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Clyde Best

Heavy built and black, Clyde Best did not look like the typical footballer that the fans expected to see playing back in the seventies. On appearance, many would expect him to be in the boxing ring as opposed to the football pitch.

Despite breaking the mould, Best went on to prove himself as a popular player and an important inspiration to English football fans and players, and has been referred to simply as 'The Legend' by other black players.

Born in Bermuda on 24th February 1951, Best gained his first cap at the age of 15 playing for the Bermudian national team. At 18, Best was signed for West Ham United and played his first match against Arsenal on 25th August 1969. He went on to play 188 League games for West Ham, scoring 47 goals between 1969 and 1976.

Playing alongside players such as Bobby Moore and Geoff Hurst, Best played football at a time when it first became very high-profile and began to be focussed on as a form of entertainment. It was an exciting time for football, but a difficult time to be a black player. Best had to play amidst a lot of racism and hooliganism. He often was made the scapegoat for the failures of the teams he played for, an easy target as the only black player.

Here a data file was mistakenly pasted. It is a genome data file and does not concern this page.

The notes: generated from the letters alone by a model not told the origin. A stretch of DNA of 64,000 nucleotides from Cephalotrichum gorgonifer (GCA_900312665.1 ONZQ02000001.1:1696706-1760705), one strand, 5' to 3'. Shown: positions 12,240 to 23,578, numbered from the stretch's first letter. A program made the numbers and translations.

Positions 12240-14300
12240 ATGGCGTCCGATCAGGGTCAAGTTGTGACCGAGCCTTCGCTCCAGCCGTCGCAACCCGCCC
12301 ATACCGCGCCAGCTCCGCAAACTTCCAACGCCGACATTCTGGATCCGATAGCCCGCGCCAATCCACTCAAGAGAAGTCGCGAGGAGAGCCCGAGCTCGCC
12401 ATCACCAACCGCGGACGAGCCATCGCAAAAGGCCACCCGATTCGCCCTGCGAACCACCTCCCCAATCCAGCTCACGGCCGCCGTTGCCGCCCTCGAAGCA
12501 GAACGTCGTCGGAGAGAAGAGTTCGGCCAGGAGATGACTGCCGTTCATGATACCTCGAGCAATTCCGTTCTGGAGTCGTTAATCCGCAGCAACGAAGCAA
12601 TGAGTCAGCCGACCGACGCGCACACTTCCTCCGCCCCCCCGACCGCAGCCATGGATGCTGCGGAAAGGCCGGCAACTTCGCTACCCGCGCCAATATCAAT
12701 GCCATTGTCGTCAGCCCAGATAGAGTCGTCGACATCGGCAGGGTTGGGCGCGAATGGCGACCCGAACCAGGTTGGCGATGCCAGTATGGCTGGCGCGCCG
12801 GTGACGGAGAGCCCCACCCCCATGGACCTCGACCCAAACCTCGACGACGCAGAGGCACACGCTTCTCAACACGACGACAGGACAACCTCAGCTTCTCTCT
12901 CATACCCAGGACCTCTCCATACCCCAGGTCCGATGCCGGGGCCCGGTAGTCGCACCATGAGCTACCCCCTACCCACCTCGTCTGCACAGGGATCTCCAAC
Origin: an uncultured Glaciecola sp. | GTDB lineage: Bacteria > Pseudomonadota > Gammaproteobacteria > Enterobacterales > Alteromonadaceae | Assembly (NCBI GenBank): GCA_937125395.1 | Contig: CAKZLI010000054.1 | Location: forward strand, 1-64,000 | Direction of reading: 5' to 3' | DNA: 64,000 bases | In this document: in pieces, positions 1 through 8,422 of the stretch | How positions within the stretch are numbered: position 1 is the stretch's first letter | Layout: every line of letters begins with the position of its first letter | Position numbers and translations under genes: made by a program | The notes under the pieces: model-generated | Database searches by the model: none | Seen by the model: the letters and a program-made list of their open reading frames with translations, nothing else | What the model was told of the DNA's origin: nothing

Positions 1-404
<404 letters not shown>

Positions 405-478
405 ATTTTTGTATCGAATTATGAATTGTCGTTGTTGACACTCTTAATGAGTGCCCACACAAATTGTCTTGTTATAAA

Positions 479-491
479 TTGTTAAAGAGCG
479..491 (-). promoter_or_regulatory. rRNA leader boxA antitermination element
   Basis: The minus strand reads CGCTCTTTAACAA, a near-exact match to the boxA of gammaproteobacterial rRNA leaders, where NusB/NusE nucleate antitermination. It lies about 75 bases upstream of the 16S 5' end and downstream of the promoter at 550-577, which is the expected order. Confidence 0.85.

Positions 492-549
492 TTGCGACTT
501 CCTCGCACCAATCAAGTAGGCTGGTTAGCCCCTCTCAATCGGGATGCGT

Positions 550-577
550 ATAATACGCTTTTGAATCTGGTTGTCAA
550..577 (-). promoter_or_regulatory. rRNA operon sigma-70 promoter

He left West Ham in 1976 and continued his career in the Netherlands and the United States. He later coached the Bermuda national team for three years from 1997 to 1999.

Clyde Best was awarded an MBE in Jan 2006 for his services to football and the community in Bermuda.

Sources:

'Colouring Over the White Line: The History of Black Footballers in Britain' by Phil Vasili

History of Black Footballers exhibition (Phil Vasili)

'England, Their England' by Nick Harris

all available for loan from the Football Unites library.

and www.bbc.co.uk

Clyd Best
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